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HUDSON -- After the developer shared some ideas and asked for input from residents at an April 13 open house, a concept plan for Downtown Phase II is expected to be ready next month.
More than 75 residents attended the meeting at the Jo-Ann Conference Center where Testa Companies presented a slideshow of ideas and also had printouts of the proposed changes for additional input from residents.
City Planner Greg Hannan, Joel Testa of Testa Companies, Justin Goodwin of MKSK along with other members of the developer team were present.
Goodwin said the first open house helped to shape their plans for the general direction of the project and a concept plan development would be presented in May, but not at the April 24 date originally announced.
Some of the items considered by the developers were housing diversity, street and traffic concerns, a recreation area and the historic character of the area, Goodwin said.
Goodwin announced that Downtown Phase II couldl include realigning Village Way. Instead of ending at Morse Road, it would continue along the railroad tracks and then head north across Owen Brown Street to intersect two new streets that form a loop attached to Morse Road, Goodwin explained.
The new street structure would divide the different areas of the development, he added.
Another aspect could be a green space area to form a boulevard on Owen Brown Street between Morse Road and the newly routed Veterans Way.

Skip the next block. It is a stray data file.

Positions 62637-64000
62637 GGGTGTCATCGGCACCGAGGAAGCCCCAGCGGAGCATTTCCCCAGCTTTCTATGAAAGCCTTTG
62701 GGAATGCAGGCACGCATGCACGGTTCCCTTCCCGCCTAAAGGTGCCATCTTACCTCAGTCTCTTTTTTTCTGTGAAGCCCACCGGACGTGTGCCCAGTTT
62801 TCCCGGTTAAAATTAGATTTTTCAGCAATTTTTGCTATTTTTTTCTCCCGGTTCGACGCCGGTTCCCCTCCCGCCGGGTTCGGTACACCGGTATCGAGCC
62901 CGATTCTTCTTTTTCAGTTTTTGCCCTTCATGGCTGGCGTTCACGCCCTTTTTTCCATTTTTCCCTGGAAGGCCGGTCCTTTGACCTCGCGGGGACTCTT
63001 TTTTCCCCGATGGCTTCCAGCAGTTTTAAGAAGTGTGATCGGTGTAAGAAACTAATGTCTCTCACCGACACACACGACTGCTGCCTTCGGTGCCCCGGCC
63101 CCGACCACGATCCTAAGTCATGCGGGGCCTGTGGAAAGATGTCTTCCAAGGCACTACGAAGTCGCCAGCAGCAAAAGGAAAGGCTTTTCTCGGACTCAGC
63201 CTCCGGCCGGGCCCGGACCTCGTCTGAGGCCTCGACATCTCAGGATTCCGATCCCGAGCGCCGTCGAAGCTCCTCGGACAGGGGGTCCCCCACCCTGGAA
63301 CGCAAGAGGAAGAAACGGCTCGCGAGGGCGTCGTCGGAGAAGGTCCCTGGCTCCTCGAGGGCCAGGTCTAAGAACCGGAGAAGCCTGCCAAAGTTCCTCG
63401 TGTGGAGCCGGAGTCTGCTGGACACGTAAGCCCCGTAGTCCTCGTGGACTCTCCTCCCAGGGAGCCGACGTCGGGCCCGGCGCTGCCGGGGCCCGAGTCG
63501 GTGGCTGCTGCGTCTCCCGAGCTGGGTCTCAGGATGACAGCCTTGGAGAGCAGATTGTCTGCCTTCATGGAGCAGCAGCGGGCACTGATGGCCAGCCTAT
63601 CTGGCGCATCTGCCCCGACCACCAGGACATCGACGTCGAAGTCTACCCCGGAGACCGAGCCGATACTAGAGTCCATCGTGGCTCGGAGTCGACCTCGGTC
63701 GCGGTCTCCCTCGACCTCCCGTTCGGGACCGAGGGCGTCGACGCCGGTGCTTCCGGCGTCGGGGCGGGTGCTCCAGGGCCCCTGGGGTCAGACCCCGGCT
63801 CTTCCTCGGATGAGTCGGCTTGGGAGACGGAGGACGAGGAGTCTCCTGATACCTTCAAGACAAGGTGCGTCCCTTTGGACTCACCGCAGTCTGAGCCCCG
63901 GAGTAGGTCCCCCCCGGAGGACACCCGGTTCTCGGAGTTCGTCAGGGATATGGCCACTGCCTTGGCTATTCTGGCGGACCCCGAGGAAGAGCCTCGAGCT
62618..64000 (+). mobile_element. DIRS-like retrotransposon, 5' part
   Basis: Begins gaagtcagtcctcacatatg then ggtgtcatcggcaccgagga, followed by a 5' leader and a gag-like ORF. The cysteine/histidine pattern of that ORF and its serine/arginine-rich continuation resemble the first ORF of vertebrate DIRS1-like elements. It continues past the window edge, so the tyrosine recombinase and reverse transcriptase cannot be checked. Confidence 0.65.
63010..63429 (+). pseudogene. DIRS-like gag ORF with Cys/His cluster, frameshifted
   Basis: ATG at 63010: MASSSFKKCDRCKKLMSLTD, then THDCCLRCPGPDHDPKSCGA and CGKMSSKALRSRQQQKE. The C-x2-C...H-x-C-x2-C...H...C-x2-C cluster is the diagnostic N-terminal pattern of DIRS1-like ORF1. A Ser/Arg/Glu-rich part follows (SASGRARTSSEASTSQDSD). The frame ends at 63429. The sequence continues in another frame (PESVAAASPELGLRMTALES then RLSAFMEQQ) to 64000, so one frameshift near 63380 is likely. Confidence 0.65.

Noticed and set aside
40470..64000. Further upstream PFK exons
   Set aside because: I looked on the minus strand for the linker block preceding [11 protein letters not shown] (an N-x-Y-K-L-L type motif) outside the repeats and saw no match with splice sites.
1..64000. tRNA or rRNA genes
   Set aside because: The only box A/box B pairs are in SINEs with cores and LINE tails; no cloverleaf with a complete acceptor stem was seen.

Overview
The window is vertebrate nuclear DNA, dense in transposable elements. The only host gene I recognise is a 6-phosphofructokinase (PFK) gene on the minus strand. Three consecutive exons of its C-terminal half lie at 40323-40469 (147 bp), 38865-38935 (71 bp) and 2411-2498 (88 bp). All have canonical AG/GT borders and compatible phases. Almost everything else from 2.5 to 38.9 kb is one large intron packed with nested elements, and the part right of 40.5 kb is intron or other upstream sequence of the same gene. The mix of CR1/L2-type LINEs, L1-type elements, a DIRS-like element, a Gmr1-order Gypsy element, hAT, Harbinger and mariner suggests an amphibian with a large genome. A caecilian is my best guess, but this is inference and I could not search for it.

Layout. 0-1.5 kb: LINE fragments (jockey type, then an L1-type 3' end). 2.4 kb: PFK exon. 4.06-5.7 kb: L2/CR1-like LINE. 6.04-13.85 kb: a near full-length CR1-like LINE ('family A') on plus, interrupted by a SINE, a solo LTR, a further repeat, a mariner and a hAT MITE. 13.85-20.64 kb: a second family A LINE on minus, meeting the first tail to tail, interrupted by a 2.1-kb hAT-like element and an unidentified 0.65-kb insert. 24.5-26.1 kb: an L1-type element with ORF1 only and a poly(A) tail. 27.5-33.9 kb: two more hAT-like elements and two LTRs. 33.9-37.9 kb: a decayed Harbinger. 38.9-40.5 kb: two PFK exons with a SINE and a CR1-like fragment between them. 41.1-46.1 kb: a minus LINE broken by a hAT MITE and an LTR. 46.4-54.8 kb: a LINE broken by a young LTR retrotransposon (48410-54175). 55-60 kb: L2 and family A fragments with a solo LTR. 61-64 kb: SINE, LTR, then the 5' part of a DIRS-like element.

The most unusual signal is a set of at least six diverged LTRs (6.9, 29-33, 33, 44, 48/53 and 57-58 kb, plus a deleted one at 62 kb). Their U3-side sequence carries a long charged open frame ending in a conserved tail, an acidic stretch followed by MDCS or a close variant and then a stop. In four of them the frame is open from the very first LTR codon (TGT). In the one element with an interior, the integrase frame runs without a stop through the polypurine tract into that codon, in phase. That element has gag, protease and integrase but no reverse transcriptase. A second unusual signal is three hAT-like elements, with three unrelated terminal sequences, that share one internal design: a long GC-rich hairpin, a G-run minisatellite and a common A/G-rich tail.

The green space area in the boulevard would provide a scenic view for residents on Owen Brown Street by moving the front of the new buildings back away from the road, Goodwin said. It also would calm traffic. Another option could be to make Owen Brown a brick street to calm traffic and add to the historic character.
The buildings would transition from commercial on the south end to residential on the north end. The residential area could be a walkable neighborhood with urban housing and pocket parks or courtyards. In addition, Goodwin said some sort of park or recreational area could be added for office employees and residents.
The residential space would not be just for seniors but have people of all ages, a community within the city, Testa said.
"There is a high interest in empty nester housing, but the market can accommodate a range of ages," Goodwin said.
Testa said the trend is moving toward an urban lifestyle, and Hudson is losing its population because it doesn't provide mixed use and a walkable choice.
The market will drive how much and what types of housing will be part of Downtown Phase II, Goodwin said.
Testa said they would create flexible space, either office, residential homes or townhouses.
A signature building would be created for the end of Clinton Street to form a visual connection as people come into the phase II area, Goodwin said.
Testa said they looked at a hotel for the development but were not sure about location or size.
Some of the residents were concerned with increased density of the housing and the larger scale of buildings.
Goodwin said the facade would be broken up to not feel as big, but the plan was for higher density of buildings with little or no yards. Residents would walk to downtown or parks for open spaces.
"Our goal is to make it an extension of phase I," Testa said. "We want to create some things not in Hudson -- a design for the next 50 years."
Phase I resulted in the First & Main shopping district and the Hudson Library and Historical Society. Phase II would have little retail and not compete against Phase I.